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Analysis | Crypto is worth fixing. Regulators need to get moving

Remark

The once-burgeoning realm of crypto and decentralized finance continues to implode, leaving policymakers with a dilemma: should they just let it burn or step in to address its now-obvious flaws?

I’m in the second group. To maintain their credibility and get the most out of blockchain technology, regulators must step in and crack down on scams, protect investors and ensure market integrity.

The dominoes continue to fall after the demise of the FTX empire. The latest victim, cryptocurrency lender Genesis Global Capital, is unlikely to be the last. Any failure further undermines confidence, reduces activity and revenue, and puts pressure on the rest of the industry. Without a lender of last resort to provide emergency relief – as the Federal Reserve does for traditional banks – there is little to stop the rot.

Some think that’s fine. They argue that crypto was largely an unproductive speculative bubble that should deflate on its own. Investors were amply warned, and the unregulated bank-like intermediaries they unwisely entrusted their money to had little or nothing to do with the potential of the underlying technology.

Yet such thinking misses two important points. One is that governments typically take measures to protect people who don’t have the ability or resources to do so themselves. It tries to ensure that prescription drugs are effective and used correctly, that motor vehicles are safe, that roads are properly marked and maintained, that doctors and lawyers are properly qualified, even that casinos do not cause excessive damage. Why should crypto be any different?

Second, why throw the baby out with the bathwater? Making cryptocurrency investments more secure would help the development of a technology that may still have valuable applications. Some promising areas:

• Digital identity. Under current technology, meeting anti-money laundering and know-your-customer compliance requires costly and often unnecessary evaluation and reporting. Blockchain has the potential to make the system more efficient and strike the right balance between privacy and security.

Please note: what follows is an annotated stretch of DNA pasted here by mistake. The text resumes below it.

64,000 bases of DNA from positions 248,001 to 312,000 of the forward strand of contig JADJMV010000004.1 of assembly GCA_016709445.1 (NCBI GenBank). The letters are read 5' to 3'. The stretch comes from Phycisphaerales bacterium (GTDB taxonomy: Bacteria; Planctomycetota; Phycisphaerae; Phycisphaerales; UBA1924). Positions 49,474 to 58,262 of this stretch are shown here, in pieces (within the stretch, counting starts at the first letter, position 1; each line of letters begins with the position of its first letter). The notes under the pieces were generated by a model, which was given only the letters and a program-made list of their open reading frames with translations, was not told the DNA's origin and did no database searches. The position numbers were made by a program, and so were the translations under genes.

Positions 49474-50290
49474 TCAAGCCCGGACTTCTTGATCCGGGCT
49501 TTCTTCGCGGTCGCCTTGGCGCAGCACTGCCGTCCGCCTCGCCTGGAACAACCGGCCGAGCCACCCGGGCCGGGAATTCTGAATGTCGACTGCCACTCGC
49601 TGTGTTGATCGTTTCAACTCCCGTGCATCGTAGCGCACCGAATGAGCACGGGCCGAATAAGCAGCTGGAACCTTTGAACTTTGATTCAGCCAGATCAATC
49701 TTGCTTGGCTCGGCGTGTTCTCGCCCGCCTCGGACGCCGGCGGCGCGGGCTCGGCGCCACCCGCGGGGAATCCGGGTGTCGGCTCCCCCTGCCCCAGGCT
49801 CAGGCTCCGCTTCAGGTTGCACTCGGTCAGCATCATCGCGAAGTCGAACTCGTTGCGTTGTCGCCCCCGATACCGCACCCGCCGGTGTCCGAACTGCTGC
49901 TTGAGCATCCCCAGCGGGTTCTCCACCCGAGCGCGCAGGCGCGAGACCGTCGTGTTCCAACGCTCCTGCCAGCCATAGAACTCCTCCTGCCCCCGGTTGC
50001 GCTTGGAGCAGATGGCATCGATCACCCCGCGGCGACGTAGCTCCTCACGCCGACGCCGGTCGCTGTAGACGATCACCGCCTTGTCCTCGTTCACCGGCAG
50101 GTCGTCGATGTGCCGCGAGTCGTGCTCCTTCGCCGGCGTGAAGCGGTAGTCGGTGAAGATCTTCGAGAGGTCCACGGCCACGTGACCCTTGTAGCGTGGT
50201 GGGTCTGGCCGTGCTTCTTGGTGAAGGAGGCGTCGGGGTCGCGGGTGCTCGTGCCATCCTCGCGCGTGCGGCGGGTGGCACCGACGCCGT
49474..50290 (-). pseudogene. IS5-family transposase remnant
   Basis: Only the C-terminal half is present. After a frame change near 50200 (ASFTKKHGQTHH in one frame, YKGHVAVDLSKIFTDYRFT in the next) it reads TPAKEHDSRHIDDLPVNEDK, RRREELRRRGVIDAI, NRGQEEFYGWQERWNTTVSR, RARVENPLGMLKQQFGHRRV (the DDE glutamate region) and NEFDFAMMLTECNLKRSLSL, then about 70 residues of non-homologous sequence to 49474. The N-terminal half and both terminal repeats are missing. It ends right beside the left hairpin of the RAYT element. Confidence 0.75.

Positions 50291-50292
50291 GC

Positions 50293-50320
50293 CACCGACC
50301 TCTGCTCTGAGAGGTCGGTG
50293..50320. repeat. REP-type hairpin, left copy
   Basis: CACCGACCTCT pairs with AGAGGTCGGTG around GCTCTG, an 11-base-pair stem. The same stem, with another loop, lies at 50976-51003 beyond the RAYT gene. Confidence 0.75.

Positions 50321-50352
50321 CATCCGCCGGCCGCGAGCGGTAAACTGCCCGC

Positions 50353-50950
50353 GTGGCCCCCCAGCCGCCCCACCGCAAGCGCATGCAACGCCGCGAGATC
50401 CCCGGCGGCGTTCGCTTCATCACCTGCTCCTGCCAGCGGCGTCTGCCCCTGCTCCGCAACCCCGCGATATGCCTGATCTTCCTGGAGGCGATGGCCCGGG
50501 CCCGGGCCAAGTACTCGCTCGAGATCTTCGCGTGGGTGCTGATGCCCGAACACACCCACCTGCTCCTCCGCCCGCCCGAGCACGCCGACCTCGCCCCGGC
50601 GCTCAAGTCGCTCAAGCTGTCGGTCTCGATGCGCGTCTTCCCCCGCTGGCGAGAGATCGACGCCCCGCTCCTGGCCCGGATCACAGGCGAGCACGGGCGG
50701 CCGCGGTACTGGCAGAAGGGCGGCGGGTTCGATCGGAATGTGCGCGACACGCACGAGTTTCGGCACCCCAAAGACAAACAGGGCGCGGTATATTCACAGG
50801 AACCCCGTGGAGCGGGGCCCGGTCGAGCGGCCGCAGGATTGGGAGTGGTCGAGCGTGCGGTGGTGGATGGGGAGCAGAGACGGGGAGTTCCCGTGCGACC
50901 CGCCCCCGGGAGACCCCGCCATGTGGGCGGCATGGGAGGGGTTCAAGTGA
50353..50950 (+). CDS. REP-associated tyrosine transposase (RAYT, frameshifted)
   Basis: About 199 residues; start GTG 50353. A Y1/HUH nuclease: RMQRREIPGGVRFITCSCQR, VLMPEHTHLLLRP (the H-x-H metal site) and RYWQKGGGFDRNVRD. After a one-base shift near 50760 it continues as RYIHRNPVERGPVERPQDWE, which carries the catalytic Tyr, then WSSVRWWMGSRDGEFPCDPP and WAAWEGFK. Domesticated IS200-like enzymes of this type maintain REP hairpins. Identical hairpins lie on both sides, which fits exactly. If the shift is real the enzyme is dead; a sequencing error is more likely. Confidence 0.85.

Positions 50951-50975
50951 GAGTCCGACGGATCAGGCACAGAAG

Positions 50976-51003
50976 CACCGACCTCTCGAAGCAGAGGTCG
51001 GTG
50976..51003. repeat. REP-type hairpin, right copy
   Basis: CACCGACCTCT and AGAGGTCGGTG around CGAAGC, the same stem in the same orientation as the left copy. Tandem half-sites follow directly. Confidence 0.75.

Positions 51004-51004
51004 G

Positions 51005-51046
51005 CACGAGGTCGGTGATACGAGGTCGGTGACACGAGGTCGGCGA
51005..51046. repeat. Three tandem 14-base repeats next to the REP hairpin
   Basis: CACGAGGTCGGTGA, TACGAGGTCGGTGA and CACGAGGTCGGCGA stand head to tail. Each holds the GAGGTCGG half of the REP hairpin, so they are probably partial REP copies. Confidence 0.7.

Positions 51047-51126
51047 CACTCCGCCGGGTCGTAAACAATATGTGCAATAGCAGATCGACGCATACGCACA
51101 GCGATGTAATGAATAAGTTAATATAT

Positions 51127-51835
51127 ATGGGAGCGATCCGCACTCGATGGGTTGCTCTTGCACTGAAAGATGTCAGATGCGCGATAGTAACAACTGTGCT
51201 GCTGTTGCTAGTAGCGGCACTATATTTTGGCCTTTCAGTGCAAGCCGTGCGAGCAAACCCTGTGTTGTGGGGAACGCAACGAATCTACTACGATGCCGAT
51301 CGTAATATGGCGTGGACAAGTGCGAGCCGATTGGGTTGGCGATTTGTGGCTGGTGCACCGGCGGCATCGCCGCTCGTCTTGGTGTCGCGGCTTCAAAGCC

• Cross-border payments. Blockchain could support new global payment rails that would improve slow and costly correspondent banking.

• Securities trading. By allowing money and assets to be transferred instantly and simultaneously, blockchain technology can dramatically reduce the risks associated with clearing and settlement.

• Ownership of assets. By enabling the use of digital tokens to represent ownership, blockchain can eliminate the need for property insurance in real estate transactions – and promote inclusion by making smaller investments easier and cheaper.

So why, one might reasonably ask, have these use cases not been more fully realized? It can take time for new technologies to result in new industries and ways of doing business, and in the early stages it is virtually unpredictable where they will lead. It took decades for electricity generation to facilitate the shift to mass production and the Model T; there was a long lag between the advent of open-source software and the adoption of LINUX in applications ranging from cloud computing to Android smartphones. Xerox’s famed Palo Alto Research Center produced innovations that eventually led to the personal computer and much more, even though Xerox reaped few of them.

Sitting idly by and allowing crypto to collapse is no way to maximize the benefits of this nascent technology. Instead, legislators and regulators must do their job: ensure that clients’ assets are protected and markets have integrity; require stablecoins — tokens with values ​​pegged to fiat currencies — to be fully backed by safe assets denominated in that currency, such as short-term government debt and central bank reserves; work with industry to establish best practices and enforce these standards both nationally and internationally.

Until now, regulators have chosen errors of omission over commission, choosing inaction rather than risking error. The result is a multi-billion dollar loss and an erosion of confidence in both industry and regulation. They need to be much more proactive.

More from Bloomberg’s opinion:

• The crackdown on crypto has just begun: Lionel Laurent

• FTX plans a comeback: Matt Levine

• Will cryptocurrencies ever be a safe investment?: Andy Mukherjee

This column does not necessarily reflect the views of the editors or Bloomberg LP and its owners.

Bill Dudley is a Bloomberg Opinion columnist and senior advisor to Bloomberg Economics. As a senior researcher at Princeton University, he served as president of the Federal Reserve Bank of New York and vice chairman of the Federal Open Market Committee.

More stories like this are available at bloomberg.com/opinion

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